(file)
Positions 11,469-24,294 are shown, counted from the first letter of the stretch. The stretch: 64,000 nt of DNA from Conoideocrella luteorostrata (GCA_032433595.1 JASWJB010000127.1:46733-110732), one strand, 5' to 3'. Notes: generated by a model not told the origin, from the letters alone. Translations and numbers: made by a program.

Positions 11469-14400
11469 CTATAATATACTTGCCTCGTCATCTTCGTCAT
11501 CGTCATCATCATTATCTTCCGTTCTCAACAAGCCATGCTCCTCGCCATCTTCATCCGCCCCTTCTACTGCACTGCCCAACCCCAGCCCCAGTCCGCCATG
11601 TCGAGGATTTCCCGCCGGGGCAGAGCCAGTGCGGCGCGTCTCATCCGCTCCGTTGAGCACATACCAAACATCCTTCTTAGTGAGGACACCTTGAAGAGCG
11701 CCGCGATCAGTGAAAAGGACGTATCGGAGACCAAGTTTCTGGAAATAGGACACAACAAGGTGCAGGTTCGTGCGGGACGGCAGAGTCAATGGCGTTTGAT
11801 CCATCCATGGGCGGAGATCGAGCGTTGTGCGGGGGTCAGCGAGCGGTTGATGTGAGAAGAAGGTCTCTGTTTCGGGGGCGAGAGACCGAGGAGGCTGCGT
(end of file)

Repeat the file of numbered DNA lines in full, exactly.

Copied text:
Positions 11,469-24,294 are shown, counted from the first letter of the stretch. The stretch: 64,000 nt of DNA from Conoideocrella luteorostrata (GCA_032433595.1 JASWJB010000127.1:46733-110732), one strand, 5' to 3'. Notes: generated by a model not told the origin, from the letters alone. Translations and numbers: made by a program.

Positions 11469-14400
11469 CTATAATATACTTGCCTCGTCATCTTCGTCAT
11501 CGTCATCATCATTATCTTCCGTTCTCAACAAGCCATGCTCCTCGCCATCTTCATCCGCCCCTTCTACTGCACTGCCCAACCCCAGCCCCAGTCCGCCATG
11601 TCGAGGATTTCCCGCCGGGGCAGAGCCAGTGCGGCGCGTCTCATCCGCTCCGTTGAGCACATACCAAACATCCTTCTTAGTGAGGACACCTTGAAGAGCG
11701 CCGCGATCAGTGAAAAGGACGTATCGGAGACCAAGTTTCTGGAAATAGGACACAACAAGGTGCAGGTTCGTGCGGGACGGCAGAGTCAATGGCGTTTGAT
11801 CCATCCATGGGCGGAGATCGAGCGTTGTGCGGGGGTCAGCGAGCGGTTGATGTGAGAAGAAGGTCTCTGTTTCGGGGGCGAGAGACCGAGGAGGCTGCGT